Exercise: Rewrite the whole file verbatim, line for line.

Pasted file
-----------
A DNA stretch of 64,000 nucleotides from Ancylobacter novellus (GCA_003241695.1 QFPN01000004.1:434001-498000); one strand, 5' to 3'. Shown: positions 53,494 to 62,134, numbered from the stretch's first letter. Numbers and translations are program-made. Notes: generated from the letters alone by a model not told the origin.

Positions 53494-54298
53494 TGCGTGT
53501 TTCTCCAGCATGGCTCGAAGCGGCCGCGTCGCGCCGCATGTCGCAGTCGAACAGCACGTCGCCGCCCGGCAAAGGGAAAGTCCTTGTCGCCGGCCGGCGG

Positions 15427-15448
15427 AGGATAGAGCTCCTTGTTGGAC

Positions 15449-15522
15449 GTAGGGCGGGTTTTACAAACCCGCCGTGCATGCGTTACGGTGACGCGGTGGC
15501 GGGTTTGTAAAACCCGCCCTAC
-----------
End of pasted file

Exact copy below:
A DNA stretch of 64,000 nucleotides from Ancylobacter novellus (GCA_003241695.1 QFPN01000004.1:434001-498000); one strand, 5' to 3'. Shown: positions 53,494 to 62,134, numbered from the stretch's first letter. Numbers and translations are program-made. Notes: generated from the letters alone by a model not told the origin.

Positions 53494-54298
53494 TGCGTGT
53501 TTCTCCAGCATGGCTCGAAGCGGCCGCGTCGCGCCGCATGTCGCAGTCGAACAGCACGTCGCCGCCCGGCAAAGGGAAAGTCCTTGTCGCCGGCCGGCGG

Positions 15427-15448
15427 AGGATAGAGCTCCTTGTTGGAC

Positions 15449-15522
15449 GTAGGGCGGGTTTTACAAACCCGCCGTGCATGCGTTACGGTGACGCGGTGGC
15501 GGGTTTGTAAAACCCGCCCTAC